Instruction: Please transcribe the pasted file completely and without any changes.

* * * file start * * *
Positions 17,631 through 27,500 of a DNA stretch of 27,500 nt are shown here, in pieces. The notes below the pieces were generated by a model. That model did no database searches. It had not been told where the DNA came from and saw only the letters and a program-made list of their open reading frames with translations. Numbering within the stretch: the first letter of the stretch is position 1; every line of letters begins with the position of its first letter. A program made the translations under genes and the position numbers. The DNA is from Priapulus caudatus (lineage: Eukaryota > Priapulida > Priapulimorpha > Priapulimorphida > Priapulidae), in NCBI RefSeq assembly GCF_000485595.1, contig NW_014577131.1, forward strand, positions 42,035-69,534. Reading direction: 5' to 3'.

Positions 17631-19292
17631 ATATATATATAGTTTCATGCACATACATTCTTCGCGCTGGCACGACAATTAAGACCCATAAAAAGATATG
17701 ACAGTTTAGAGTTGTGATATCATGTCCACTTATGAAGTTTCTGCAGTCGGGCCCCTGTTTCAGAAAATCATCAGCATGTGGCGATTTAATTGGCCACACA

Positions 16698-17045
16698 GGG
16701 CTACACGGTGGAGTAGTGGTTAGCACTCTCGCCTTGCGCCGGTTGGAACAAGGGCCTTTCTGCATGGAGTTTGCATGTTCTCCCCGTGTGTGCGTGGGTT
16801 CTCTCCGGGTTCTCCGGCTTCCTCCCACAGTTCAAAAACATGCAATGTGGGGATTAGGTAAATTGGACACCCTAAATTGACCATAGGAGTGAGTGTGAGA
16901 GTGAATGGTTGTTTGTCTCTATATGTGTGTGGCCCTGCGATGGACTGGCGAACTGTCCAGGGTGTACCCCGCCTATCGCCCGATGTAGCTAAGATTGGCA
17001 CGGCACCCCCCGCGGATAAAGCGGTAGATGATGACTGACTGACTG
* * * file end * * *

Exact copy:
Positions 17,631 through 27,500 of a DNA stretch of 27,500 nt are shown here, in pieces. The notes below the pieces were generated by a model. That model did no database searches. It had not been told where the DNA came from and saw only the letters and a program-made list of their open reading frames with translations. Numbering within the stretch: the first letter of the stretch is position 1; every line of letters begins with the position of its first letter. A program made the translations under genes and the position numbers. The DNA is from Priapulus caudatus (lineage: Eukaryota > Priapulida > Priapulimorpha > Priapulimorphida > Priapulidae), in NCBI RefSeq assembly GCF_000485595.1, contig NW_014577131.1, forward strand, positions 42,035-69,534. Reading direction: 5' to 3'.

Positions 17631-19292
17631 ATATATATATAGTTTCATGCACATACATTCTTCGCGCTGGCACGACAATTAAGACCCATAAAAAGATATG
17701 ACAGTTTAGAGTTGTGATATCATGTCCACTTATGAAGTTTCTGCAGTCGGGCCCCTGTTTCAGAAAATCATCAGCATGTGGCGATTTAATTGGCCACACA

Positions 16698-17045
16698 GGG
16701 CTACACGGTGGAGTAGTGGTTAGCACTCTCGCCTTGCGCCGGTTGGAACAAGGGCCTTTCTGCATGGAGTTTGCATGTTCTCCCCGTGTGTGCGTGGGTT
16801 CTCTCCGGGTTCTCCGGCTTCCTCCCACAGTTCAAAAACATGCAATGTGGGGATTAGGTAAATTGGACACCCTAAATTGACCATAGGAGTGAGTGTGAGA
16901 GTGAATGGTTGTTTGTCTCTATATGTGTGTGGCCCTGCGATGGACTGGCGAACTGTCCAGGGTGTACCCCGCCTATCGCCCGATGTAGCTAAGATTGGCA
17001 CGGCACCCCCCGCGGATAAAGCGGTAGATGATGACTGACTGACTG